Surround Yourself With People Who Get You.

F/ 5.6, 1/500, ISO 250.

Elegant Tern

What did one eyeball say to the other eyeball?

Between you and me something smells.

Interesting Fact: The Elegant Tern was first found nesting in the United States in 1959 in San Diego Bay, California. Since the 1980s, several more colonies have been established in California. ( https://www.allaboutbirds.org/guide/Elegant_Tern/lifehistory )

 

 

 

 

I’m So Tired All The Time… I’ve Got Too Many Feeders On My Plate.

annas-hummingbird

F/5.6, 1/80, ISO 200.

Anna’s Hummingbird

Why did the computer break up with the internet?

There was no “Connection”.

Interesting Fact:  The dive display of the Anna’s Hummingbird lasts about 12 seconds, and the male may fly to a height of 40 m (131 feet) during the display. He starts by hovering two to four meters (6-13 feet) in front of the display object (hummingbird or person), and then climbs in a wavering fashion straight up. He plummets in a near-vertical dive from the top of the climb and ends with an explosive squeak within half a meter of the display object. He then makes a circular arc back to the point where he began. On sunny days the dives are oriented so that the sun is reflected from the iridescent throat and crown directly at the object of the dive. ( https://www.allaboutbirds.org/guide/Annas_Hummingbird/lifehistory )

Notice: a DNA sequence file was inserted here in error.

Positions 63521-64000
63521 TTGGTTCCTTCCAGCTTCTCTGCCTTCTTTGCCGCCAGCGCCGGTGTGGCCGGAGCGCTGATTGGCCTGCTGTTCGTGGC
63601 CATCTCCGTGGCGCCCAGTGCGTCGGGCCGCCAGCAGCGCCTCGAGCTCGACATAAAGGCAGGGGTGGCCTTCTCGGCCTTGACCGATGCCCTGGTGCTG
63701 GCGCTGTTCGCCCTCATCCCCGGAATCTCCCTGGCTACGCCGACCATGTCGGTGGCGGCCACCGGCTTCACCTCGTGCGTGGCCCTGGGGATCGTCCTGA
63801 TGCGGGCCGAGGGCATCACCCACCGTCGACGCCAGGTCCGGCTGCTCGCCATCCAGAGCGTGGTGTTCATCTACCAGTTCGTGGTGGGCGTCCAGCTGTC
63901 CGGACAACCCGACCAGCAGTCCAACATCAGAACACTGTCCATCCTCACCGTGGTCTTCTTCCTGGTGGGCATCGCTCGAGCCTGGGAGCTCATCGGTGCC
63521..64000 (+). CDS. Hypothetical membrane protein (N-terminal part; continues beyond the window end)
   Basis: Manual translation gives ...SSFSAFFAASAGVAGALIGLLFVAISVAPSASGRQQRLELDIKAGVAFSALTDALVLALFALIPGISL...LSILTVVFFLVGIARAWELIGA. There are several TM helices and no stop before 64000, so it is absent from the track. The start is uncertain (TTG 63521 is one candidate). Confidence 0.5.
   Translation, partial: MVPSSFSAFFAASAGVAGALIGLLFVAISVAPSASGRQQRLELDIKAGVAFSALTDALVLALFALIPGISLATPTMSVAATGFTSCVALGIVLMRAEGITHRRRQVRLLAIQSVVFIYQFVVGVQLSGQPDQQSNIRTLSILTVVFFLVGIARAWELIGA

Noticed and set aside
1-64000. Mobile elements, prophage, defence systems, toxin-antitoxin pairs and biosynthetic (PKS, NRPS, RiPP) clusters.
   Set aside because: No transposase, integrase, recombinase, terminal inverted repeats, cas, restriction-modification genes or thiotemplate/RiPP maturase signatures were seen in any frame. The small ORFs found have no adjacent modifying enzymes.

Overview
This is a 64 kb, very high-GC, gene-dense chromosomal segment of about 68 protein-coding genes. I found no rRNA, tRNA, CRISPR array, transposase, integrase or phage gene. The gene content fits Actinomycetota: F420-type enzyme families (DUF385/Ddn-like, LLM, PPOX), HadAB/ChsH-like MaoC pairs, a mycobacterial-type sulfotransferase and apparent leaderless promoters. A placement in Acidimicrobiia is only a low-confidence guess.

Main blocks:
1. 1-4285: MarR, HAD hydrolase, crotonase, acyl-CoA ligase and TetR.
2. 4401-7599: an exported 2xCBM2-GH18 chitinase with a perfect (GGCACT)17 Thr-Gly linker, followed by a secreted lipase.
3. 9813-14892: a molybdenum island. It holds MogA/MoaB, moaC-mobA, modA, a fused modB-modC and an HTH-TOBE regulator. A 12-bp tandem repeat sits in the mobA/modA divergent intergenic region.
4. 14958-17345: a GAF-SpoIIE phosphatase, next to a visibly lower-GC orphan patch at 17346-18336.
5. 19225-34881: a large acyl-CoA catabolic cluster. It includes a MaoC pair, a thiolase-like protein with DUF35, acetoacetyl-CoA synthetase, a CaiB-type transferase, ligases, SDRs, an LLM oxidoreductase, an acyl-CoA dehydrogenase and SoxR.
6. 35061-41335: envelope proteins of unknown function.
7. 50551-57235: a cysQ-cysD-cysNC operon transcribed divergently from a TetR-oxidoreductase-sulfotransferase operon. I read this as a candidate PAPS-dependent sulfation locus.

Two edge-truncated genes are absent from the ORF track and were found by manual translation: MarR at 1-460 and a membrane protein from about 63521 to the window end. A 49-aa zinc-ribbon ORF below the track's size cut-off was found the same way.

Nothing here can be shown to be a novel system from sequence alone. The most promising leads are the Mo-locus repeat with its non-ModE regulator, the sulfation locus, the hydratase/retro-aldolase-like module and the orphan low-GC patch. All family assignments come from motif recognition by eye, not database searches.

Sunshine Is My Favorite Accessory!

F/8.0, 1/250, ISO 100.

California Sea Lion 

What did E.T.’s mother say to him when he got home?

Where on Earth have you been?

Interesting Fact: The sea lion’s ancient ancestors, like those of whales and dolphins, lived on land. The modern animal is well adapted to an aquatic environment, with its streamlined body and powerful flippers. (The rear flippers rotate forward to allow a California sea lion to move surprisingly well on land.) California sea lions also boast thick layers of blubber to insulate their bodies from the chill of marine waters. ( https://www.nationalgeographic.com/animals/mammals/c/california-sea-lion/ )

 

 

Gonzo Would Be Jealous!

F/7.1, 1/800, ISO 200.

Whimbrel

What Do You Call a Beach that Keeps Losing Sand?

A Shore Loser.

Interesting Fact: In many regions, the primary winter food of the Whimbrel is crab. The curve of the Whimbrel’s bill nicely matches the shape of fiddler crab burrows. The bird reaches into the crab’s burrow, extracts the crab, washes it if it is muddy, and sometimes breaks off the claws and legs before swallowing it. Indigestible parts are excreted in fecal pellets.  ( https://www.allaboutbirds.org/guide/Whimbrel/lifehistory )

 

Walk Like You Talk!

F/5.6, 1/500, ISO 250.

Black-bellied Plover ( Juvenile )

I went to a seafood disco last week… and pulled a mussel.

Interesting Fact: Wary and quick to give alarm calls, the Black-bellied Plover functions worldwide as a sentinel for mixed groups of shorebirds. These qualities allowed it to resist market hunters, and it remained common when populations of other species of similar size were devastated. ( https://www.allaboutbirds.org/guide/Black-bellied_Plover/overview )